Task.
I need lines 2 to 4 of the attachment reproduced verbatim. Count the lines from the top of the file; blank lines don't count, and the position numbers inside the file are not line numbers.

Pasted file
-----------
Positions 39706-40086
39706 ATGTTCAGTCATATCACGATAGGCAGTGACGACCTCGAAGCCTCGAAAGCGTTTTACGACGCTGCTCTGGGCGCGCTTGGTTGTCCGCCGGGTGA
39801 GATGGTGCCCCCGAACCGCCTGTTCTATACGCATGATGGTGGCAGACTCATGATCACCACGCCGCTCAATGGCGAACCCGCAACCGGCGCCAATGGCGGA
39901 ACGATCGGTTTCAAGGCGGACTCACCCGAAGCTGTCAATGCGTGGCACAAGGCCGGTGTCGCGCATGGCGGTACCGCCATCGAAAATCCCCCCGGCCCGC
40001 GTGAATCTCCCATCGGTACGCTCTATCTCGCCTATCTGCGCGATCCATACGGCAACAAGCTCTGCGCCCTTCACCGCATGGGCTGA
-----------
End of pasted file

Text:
39706 ATGTTCAGTCATATCACGATAGGCAGTGACGACCTCGAAGCCTCGAAAGCGTTTTACGACGCTGCTCTGGGCGCGCTTGGTTGTCCGCCGGGTGA
39801 GATGGTGCCCCCGAACCGCCTGTTCTATACGCATGATGGTGGCAGACTCATGATCACCACGCCGCTCAATGGCGAACCCGCAACCGGCGCCAATGGCGGA
39901 ACGATCGGTTTCAAGGCGGACTCACCCGAAGCTGTCAATGCGTGGCACAAGGCCGGTGTCGCGCATGGCGGTACCGCCATCGAAAATCCCCCCGGCCCGC